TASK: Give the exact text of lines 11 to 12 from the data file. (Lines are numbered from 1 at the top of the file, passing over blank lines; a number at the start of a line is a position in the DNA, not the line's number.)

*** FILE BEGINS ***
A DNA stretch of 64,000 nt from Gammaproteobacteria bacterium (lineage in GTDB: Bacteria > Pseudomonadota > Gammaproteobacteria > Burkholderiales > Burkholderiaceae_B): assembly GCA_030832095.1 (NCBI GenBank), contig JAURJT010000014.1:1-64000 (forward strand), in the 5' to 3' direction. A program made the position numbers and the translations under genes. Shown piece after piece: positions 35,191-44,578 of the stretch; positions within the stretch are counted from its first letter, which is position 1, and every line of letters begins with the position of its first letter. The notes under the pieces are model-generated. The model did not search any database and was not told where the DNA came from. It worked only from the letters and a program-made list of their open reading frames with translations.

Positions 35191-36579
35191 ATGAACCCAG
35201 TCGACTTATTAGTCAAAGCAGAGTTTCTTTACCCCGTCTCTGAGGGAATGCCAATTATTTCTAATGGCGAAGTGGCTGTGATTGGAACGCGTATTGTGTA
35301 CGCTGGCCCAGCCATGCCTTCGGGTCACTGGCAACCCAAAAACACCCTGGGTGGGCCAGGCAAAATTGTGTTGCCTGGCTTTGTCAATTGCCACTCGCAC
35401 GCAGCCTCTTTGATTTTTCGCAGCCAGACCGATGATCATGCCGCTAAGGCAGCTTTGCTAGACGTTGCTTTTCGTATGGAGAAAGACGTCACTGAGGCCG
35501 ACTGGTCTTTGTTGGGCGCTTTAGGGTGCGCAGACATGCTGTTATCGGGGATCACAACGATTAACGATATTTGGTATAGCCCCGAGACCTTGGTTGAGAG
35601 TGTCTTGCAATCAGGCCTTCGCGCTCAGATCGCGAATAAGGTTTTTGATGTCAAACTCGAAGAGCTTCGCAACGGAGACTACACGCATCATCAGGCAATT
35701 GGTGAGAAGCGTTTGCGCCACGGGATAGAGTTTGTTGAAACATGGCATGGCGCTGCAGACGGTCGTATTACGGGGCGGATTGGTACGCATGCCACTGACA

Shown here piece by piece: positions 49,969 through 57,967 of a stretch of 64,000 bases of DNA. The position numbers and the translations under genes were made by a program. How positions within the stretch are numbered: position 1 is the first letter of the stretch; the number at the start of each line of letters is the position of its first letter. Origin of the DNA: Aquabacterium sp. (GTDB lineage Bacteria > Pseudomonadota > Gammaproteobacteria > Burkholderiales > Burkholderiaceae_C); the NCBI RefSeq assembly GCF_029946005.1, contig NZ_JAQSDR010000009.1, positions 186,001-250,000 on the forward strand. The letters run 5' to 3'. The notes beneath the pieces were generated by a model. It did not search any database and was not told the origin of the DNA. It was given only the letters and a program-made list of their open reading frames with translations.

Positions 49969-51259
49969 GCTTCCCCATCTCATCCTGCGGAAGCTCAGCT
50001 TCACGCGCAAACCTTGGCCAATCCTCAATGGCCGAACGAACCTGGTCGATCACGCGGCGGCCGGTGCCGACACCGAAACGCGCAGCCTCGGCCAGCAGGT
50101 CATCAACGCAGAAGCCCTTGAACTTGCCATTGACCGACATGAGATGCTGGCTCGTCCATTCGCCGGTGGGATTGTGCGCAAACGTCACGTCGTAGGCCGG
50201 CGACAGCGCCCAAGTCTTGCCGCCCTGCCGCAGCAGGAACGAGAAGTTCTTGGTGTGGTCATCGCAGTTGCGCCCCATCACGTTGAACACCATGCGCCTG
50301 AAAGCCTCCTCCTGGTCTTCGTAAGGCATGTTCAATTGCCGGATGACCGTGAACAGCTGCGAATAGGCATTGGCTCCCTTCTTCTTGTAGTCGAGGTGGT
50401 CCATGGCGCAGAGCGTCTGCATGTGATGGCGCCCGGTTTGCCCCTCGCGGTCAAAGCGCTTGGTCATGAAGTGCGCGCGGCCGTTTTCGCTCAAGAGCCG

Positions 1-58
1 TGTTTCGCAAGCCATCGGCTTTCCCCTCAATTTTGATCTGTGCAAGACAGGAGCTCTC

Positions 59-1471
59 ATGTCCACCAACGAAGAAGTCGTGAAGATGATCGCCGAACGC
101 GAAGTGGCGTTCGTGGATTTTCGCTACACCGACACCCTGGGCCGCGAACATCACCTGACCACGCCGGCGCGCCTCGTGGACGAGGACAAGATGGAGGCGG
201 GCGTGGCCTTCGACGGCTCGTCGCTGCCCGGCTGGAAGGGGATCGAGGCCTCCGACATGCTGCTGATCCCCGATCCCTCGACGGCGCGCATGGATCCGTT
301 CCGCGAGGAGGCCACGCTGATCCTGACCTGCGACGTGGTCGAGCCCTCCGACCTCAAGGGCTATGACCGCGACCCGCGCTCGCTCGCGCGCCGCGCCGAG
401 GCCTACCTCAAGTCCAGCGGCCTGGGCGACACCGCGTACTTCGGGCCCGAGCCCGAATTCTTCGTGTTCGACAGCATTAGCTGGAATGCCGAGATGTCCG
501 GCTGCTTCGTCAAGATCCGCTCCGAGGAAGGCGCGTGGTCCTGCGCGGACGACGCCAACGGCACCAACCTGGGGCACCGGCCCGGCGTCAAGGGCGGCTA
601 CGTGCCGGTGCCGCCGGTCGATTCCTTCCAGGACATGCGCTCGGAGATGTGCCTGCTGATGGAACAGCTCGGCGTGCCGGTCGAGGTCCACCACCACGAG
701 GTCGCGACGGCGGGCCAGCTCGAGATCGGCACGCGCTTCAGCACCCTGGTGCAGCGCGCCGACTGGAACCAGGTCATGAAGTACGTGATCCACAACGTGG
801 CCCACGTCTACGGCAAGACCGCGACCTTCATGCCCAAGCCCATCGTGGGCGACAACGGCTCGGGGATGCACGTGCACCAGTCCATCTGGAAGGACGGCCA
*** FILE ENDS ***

Positions 49969-51259
49969 GCTTCCCCATCTCATCCTGCGGAAGCTCAGCT